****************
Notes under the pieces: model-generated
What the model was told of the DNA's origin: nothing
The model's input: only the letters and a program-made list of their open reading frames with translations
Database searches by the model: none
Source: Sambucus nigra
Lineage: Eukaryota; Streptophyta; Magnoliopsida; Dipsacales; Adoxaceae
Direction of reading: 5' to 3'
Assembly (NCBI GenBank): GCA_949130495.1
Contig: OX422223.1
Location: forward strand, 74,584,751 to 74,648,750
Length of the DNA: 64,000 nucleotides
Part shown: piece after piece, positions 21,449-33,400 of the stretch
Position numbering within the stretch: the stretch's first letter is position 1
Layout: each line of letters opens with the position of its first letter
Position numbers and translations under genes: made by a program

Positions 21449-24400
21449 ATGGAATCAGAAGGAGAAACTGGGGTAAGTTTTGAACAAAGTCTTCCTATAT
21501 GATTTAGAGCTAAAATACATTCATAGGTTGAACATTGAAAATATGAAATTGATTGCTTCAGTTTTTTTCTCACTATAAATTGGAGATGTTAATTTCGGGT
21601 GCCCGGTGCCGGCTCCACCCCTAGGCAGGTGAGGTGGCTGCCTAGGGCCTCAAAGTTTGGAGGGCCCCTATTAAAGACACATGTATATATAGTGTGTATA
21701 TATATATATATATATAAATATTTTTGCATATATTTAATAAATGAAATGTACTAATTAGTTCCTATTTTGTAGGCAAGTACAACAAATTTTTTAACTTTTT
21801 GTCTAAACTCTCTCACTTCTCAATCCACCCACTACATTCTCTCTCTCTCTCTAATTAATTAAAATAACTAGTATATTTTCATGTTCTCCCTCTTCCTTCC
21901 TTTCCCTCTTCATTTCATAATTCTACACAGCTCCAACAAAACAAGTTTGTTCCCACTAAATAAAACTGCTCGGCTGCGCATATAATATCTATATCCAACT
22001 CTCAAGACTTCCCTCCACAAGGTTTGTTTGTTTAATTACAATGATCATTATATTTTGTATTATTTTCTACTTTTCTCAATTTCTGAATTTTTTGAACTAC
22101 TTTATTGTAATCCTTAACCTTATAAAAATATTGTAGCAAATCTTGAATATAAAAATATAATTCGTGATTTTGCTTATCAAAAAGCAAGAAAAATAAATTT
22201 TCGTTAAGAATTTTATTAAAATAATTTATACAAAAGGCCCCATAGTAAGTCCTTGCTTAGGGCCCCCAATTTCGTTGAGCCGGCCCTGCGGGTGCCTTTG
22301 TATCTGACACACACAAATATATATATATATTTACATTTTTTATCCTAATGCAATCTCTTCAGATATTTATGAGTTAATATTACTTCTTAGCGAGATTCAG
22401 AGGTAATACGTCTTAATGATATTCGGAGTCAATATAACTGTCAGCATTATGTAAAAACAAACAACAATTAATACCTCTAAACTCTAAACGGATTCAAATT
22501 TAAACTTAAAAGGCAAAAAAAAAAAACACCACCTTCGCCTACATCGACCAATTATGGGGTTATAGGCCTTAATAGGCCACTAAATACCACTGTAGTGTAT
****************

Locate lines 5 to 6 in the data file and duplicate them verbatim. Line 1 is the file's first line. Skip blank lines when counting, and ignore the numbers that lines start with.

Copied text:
Source: Sambucus nigra
Lineage: Eukaryota; Streptophyta; Magnoliopsida; Dipsacales; Adoxaceae